It’s been 10 years since Demi Lovato went to rehab for the first time, and two since her near-fatal overdose.
Demi lives every day battling bipolar disorder, addiction, and disordered eating. These are not short-term diagnoses that go away after a quick stop into rehab, they’re lifelong conditions she will have to work to actively treat every single day.
In the interview with Bustle, where she discussed life in recovery, post-overdose, she said,
“I started doing all this work, allowing myself to feel the pains of all the losses that I’ve had or the adversities or traumas that I’ve faced. I think my ability to be vulnerable and be more intimate with people has really heightened.”
This language is a stark contrast to the way she spoke about recovery prior to 2018.
Demi has never been shy to discuss her struggles or confirm her diagnoses with the public, but the way she did it before the overdose was so…Hollywood. It was sugar-coated, fluffy, and affirmed the narrative that after you leave rehab everything is just so much easier.
In a 2015 interview with TODAY, she was quoted saying,
“My fans have really held me accountable, and it’s been really incredible to have them as inspirations to stay strong and stay sober.”
“Finally I’m in a great place where I can say recovery is possible.”
This is not to say that back then she hadn’t done a lot of work, or that she wasn’t doing well in recovery, but this is a rainbows and butterflies version of what recovery actually is.
She’s not alone in this narrative, either. Our culture loves a good underdog story of someone who hit rock bottom and turned their life around. We get warm fuzzies from these types of stories. We walk away feeling inspired and like we can do anything we set our minds to.
But, that’s not the reality of recovery or even just daily mental health management, because it’s actually really hard work.
A breakthrough in recovery therapy is rarely an “ah-ha!” moment like you see in the movies, it’s usually something that brings you to your knees and leaves you crying in the car on your drive home. Real recovery takes years of digging deeper and deeper into your soul, past the everyday hurt of life, down to this pain you never knew you could feel because you’ve been spending so much of your life numbing or avoiding it. And, even after you’ve found that pain, worked through it, and you’re on the other side, the work still isn’t over. You have to keep showing up and doing the work so you don’t try to numb that pain again once life inevitably throws a curveball your way.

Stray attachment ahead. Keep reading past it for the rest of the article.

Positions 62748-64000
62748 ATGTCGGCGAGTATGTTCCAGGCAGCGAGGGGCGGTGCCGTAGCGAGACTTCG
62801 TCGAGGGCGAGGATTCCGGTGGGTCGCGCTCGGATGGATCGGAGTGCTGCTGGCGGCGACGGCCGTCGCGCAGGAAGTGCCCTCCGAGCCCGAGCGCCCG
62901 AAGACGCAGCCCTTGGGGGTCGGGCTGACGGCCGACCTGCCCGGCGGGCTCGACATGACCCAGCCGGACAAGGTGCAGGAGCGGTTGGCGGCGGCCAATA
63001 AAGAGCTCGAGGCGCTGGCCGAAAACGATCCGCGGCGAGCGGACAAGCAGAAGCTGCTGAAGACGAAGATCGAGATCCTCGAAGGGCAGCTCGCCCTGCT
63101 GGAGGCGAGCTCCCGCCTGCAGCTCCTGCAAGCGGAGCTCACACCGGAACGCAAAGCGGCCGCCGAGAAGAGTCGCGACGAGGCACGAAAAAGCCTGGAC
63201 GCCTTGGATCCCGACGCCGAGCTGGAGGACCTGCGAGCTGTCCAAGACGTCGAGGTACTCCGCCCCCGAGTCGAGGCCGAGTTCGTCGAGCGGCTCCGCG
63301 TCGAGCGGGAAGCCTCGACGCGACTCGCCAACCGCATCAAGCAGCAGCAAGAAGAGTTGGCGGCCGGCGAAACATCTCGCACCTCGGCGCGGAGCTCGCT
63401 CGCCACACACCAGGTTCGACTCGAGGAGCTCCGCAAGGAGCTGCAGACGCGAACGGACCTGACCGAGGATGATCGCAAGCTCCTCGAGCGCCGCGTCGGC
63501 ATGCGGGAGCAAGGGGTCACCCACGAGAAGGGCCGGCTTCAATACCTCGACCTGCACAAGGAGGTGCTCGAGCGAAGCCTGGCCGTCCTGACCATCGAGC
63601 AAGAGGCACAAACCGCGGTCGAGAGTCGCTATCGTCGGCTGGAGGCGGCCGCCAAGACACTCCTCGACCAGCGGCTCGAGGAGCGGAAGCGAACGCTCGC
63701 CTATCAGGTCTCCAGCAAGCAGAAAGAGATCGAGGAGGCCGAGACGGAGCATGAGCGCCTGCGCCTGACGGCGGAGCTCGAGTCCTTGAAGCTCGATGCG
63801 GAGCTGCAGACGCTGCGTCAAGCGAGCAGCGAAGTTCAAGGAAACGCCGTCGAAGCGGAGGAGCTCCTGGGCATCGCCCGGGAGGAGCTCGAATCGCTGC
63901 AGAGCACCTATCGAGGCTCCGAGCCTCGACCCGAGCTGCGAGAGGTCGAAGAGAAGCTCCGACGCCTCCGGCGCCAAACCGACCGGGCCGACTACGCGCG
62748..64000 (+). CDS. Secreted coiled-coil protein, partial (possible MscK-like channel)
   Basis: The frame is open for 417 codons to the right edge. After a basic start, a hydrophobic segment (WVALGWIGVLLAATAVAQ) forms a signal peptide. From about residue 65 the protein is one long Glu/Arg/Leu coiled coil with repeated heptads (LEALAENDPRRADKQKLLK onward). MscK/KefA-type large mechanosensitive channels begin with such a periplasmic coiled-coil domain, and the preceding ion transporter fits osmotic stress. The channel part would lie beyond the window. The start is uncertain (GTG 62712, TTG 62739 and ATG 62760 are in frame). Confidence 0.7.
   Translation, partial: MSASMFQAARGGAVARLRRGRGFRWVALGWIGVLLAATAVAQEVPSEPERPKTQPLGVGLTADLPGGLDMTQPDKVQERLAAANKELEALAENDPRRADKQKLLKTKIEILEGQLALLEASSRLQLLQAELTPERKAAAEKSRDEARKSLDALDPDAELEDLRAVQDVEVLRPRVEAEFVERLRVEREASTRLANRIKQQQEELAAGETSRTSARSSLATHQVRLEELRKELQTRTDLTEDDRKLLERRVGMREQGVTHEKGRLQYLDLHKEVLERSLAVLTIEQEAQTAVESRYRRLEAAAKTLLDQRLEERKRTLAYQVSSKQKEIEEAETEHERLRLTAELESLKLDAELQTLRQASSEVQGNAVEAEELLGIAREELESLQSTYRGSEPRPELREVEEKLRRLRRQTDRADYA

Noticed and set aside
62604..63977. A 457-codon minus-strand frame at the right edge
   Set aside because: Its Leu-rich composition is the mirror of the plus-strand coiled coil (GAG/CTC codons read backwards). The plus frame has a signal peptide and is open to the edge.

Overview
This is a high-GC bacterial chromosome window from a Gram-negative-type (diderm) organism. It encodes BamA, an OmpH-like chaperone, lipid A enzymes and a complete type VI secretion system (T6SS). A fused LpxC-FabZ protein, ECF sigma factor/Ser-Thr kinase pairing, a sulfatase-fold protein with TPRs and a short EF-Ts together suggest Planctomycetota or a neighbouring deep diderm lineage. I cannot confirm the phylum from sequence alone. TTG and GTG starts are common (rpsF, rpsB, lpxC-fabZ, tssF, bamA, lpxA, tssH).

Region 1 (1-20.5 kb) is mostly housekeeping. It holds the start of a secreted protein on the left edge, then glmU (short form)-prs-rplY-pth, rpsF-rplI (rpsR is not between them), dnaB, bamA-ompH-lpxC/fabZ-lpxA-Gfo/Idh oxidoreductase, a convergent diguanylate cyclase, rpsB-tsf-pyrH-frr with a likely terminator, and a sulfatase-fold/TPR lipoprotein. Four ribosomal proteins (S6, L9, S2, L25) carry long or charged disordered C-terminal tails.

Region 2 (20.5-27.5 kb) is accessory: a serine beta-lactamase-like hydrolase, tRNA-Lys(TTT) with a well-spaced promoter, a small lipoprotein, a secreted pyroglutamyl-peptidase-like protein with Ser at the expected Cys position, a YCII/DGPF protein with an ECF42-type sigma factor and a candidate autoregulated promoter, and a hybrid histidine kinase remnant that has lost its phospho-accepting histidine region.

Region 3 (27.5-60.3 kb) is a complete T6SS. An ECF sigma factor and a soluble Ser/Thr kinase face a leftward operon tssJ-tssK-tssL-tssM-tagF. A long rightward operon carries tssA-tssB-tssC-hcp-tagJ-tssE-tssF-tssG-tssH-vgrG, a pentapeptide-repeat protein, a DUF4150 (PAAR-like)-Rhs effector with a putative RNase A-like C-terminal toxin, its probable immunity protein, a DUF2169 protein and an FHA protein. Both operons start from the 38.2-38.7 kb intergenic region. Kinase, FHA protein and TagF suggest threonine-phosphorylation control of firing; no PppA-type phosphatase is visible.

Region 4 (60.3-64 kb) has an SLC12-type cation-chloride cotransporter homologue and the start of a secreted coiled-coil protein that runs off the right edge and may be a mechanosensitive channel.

Who wants to hear that depressing story?
The thing is, we need to hear that story because this false underdog narrative makes it seem like recovery is so easy. If recovery was as magical as our culture has made us believe it is, we wouldn’t see so many celebrities relapse, overdose, or die after rehab. This fairytale version of recovery has the potential to make someone think that if they aren’t seeing “results” (or at the very least, progress) after six months of work, then they must be broken or that they need to pretend like they’re better — either of which will only lead to further destruction.
You don’t soar back to the top 30 days, or even a year, after hitting rock bottom. Rehab may help you get a jump start on clawing your way up to ground level, but there’s still a lot of climbing left to do from there.
The way Demi talks about recovery now is realistic. It’s acknowledging that the word “recovery” does not mean the same thing in mental health as it means in an injury or treatable disease. There is no finish line, there is only work in varying levels of difficulty. It’s raw, emotional, and, ultimately, full of realistic hope.
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